He didn’t do much better for some time but then managed to work the clip free of the material. A three pack of condoms spilt out on the floor, plus her compact and he glanced at her. She blushed and was about to tell him not to get any ideas when she thought – why not play him along a bit.
In the skimpiest of navy short-hemmed dresses with white polka dots, the material clinging to her shape, she was like some delicate flower and the thought suddenly leapt into his mind and then out again.
She picked up on every changed line in his face, every change to his deportment, the way he too quickly took up and polished off his food. Too quick was Nikki.
‘You want something to eat?’ he called over his shoulder, heading for the kitchen.
She didn’t but something was driving her on at this point and the kitchen was where she had to be. ‘Ah, oui, un café.’ She followed him in and when he spun round, coffee pot in hand, she dropped her eyes in that devastating way which normally trapped the high and mighty into revealing too much about themselves.
He was more bemused. ‘Nikki, what is it with you this evening? This is me – Marc.’
And yet he was more than uneasy. She deemed it time to move half a pace closer. ‘Hell, he thought,’ and her body was hard up against him now, the lips so, so soft and she was waiting.
‘Nikki, this is crazy. We don’t do this on duty, you know that.’ She was silent, he pressed his lips against hers and her hands went up to his shoulders, then he pulled away, breathing unevenly. ‘No, I can’t.’
She stepped back, still staring him in the eyes.
He poured her a coffee, which she accepted without comment, raising the cup and sipping on it, without shifting her gaze. Then she smiled as he sat on the other side of the round peninsular table and indicated her place.
She sat down where she’d been told to.
He added, ‘I don’t believe you’d have gone through with it.’ No answer, a record silence for Nikki. ‘Would you have?’
‘I don’t know, Marc. I was curious.’
‘But you don’t make love for curiosity’s sake.’ Nicolette raised her eyebrows at that and smiled that smile of hers. ‘Well, I don’t anyway,’ he said.
‘Then you’re a catch for some lucky girl, Marc.’
‘You’re not getting round me that way,’ he laughed. She let his misunderstanding of her remark pass and decided on poignant silence again.
He came out of it and realized, ‘Hey, you’re playing with me, you’re the coldest girl in the section, Miss Ice. In Barbizon -’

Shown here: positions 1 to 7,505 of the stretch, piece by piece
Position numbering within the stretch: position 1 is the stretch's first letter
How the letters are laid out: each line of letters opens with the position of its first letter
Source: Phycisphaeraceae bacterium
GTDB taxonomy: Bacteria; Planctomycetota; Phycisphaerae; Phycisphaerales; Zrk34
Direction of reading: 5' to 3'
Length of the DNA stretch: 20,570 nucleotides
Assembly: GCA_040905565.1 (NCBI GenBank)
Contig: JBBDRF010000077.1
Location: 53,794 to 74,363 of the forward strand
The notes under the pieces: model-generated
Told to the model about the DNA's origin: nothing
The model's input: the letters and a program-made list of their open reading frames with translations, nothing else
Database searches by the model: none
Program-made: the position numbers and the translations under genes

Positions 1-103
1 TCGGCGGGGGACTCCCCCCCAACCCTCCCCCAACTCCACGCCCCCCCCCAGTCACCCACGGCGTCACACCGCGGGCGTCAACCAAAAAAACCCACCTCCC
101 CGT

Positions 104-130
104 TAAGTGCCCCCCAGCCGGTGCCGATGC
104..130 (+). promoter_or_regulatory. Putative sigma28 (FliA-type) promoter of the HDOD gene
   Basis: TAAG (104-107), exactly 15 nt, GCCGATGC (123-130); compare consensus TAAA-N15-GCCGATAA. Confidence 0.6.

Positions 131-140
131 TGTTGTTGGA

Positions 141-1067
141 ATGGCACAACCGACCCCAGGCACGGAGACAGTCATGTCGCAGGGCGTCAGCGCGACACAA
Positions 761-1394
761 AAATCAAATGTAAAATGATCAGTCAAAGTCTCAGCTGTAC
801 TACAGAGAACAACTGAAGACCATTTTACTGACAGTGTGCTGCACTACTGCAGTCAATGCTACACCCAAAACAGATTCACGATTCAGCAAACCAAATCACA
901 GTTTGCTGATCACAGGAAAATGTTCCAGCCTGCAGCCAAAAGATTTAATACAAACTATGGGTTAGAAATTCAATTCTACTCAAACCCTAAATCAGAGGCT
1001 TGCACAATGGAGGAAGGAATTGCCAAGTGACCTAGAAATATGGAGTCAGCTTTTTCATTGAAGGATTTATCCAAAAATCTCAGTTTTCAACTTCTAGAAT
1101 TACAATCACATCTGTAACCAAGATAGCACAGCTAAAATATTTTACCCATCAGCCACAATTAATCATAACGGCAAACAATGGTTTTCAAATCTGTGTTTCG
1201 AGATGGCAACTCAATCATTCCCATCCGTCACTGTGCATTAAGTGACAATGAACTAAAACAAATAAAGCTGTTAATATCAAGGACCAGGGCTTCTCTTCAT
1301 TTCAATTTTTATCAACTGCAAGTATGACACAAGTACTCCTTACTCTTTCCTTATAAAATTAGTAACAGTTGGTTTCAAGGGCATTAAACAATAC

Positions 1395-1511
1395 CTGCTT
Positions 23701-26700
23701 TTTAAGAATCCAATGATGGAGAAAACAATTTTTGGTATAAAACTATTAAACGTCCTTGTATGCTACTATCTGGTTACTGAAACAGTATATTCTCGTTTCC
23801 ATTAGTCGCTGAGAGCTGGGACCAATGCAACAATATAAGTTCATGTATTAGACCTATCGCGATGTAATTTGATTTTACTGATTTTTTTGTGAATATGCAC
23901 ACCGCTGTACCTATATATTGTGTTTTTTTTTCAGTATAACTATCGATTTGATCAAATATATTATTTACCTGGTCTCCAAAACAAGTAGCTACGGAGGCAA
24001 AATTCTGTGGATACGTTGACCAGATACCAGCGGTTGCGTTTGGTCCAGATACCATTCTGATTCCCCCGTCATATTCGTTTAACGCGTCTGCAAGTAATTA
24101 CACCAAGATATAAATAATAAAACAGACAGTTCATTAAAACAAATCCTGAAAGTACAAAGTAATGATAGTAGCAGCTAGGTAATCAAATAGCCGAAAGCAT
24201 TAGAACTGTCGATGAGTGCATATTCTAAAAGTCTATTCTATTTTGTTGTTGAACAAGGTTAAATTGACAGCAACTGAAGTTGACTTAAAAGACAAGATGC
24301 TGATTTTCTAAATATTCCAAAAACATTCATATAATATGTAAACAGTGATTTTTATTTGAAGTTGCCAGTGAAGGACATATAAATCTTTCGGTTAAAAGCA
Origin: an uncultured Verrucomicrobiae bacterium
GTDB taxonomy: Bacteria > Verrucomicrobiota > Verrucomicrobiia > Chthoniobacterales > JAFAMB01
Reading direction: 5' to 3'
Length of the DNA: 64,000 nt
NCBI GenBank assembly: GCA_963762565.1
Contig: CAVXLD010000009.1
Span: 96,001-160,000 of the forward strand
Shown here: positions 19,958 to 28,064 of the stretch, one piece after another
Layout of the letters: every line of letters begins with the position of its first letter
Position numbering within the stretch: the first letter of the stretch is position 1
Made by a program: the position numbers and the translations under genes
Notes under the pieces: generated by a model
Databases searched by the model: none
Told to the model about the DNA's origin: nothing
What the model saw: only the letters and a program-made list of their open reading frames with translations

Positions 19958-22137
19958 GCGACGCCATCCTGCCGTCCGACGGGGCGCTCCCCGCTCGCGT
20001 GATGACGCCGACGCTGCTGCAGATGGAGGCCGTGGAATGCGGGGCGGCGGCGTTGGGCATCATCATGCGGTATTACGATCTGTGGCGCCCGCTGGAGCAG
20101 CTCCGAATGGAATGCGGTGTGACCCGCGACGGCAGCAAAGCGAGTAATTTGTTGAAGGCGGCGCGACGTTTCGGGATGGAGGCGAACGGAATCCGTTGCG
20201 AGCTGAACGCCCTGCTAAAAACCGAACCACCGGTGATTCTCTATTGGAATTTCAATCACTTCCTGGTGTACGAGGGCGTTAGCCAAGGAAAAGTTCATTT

‘Marc, I might have done it, you know, just this night. I might have, you’re not … not threatening to me. Merci for the coffee.’
Dusk was upon them, so Hugh suggested a short repast, then maybe a wander down to the old fishing village.
With her apprehensive yet excited about the one-in-four descent down the narrow, tortuous path to the village, they stopped at the first pub halfway, tucked into a little nook between the high walled buildings.
‘What’s here?’ she asked.
‘Some of the best real ale in England. I used to come down here quite often for quiz nights. You want to try the ale?’
‘You mean beer?’
‘Natural beer – the real thing.’
‘Not really, except for Old Peculier.’
‘I don’t understand a word you’re saying.’
‘Old Peculier – it’s a strong, dark ale made not all that far away, over at Masham. Three pints is more than enough for a regular drinker – it’s 5.6 percent. The other beers vary from about 4.4 to 4.6 percent.’
‘That’s water,’ she scathingly replied.
‘In settings like this, we drink real ales for the flavour and for the ambience.’
He ordered half an XB for her to sip on and she looked at it dubiously. ‘It’s foaming,’ she complained.
He laughed. ‘If the foam remains on the inside of the glass, then it’s been prepared properly and it’s ready and this one is ready and if you don’t try it soon, I’ll take it from you and drink it myself.’
She sipped cautiously and then a little more.
She liked it. She tried a little more.
The landlord called him over and had a quiet word. Hugh agreed, paid for two more beers and nibbles and for something-extra as well, they went and perched on the primitive bench next to the rough-hewn internal wall – this was a historic pub. The landlord slipped out the back and returned with a soft, wrapped package.
Foam dripping from her pink lips down over her chin and with a smile turning up the corners of those lips, she asked, ‘What’s the packet?’